March 6, 2017 at 08:47 PM · Thank your for the advice,

Personally, should I go into the science field, I would most likely dedicate my knowledge to research and academia. But the thought of working in a management company or an investment bank does not seem to be even slightly enjoyable. I don't have a very good reason, but something within me actively rejects the thought of working in a bank. If doing research requires a PhD, then so be it. I know this sounds spoiled, but if my parents know that I would pursue a science career then they would be more than happy to provide me the necessary education.

In the case of violin, shouldn't it be relatively easy to find a teaching position in some primary/secondary schools? Or to find some private students?

P.s. I just tried a 4-hour practice schedule for today, while it was a bit stressful, it wasn't as bad as I thought it would be. I will try to maintain that schedule and see what will happen.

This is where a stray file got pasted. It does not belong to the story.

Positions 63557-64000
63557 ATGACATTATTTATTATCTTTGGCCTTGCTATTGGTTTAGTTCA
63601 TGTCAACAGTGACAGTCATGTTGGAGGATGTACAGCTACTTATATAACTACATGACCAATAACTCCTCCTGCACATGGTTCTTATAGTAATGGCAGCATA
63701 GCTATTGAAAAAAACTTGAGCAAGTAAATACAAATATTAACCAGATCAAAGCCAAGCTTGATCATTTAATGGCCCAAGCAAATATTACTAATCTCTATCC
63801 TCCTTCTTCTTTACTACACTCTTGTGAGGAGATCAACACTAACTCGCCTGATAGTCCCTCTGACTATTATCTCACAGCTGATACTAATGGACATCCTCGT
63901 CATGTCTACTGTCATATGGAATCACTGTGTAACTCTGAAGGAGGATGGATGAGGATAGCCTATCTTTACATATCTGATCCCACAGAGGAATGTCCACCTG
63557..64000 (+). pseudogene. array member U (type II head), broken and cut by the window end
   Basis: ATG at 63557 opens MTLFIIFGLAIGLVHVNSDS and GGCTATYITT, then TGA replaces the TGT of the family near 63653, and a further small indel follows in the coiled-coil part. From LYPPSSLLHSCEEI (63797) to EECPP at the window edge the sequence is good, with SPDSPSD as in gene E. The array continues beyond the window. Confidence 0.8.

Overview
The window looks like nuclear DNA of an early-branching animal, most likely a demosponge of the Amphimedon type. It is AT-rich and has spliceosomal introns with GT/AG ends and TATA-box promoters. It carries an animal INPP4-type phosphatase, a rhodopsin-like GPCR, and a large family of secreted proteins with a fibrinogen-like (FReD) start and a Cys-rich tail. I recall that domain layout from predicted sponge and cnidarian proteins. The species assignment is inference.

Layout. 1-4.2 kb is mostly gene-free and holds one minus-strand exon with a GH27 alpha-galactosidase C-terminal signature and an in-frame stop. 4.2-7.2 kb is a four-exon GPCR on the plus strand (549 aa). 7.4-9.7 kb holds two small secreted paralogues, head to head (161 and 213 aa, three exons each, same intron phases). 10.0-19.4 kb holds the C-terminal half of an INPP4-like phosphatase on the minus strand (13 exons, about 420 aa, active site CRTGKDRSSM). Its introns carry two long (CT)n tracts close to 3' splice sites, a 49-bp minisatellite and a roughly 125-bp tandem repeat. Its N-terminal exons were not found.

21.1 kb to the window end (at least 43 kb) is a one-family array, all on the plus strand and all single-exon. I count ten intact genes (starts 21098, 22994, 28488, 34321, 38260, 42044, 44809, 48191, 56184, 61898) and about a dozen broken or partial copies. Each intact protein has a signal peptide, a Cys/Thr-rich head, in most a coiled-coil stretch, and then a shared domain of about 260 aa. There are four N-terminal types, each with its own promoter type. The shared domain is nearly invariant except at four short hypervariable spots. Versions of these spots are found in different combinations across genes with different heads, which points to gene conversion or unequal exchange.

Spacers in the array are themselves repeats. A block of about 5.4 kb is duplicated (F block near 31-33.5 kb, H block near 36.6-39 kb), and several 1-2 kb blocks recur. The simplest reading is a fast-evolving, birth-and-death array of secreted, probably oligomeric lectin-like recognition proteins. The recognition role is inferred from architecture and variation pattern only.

March 6, 2017 at 09:07 PM · "In the case of violin, shouldn't it be relatively easy to find a teaching position in some primary/secondary schools? Or to find some private students?"

You will not get a position in a public school, primary or secondary, without teacher certification, which means a music education degree. Music education is an entirely different degree from either a BA in music or a BM in performance, and has some of the most onerous graduation requirements of any degree I can think of. In Texas it is a five-year degree just for a bachelor's, and that's assuming you're not trying to add another major.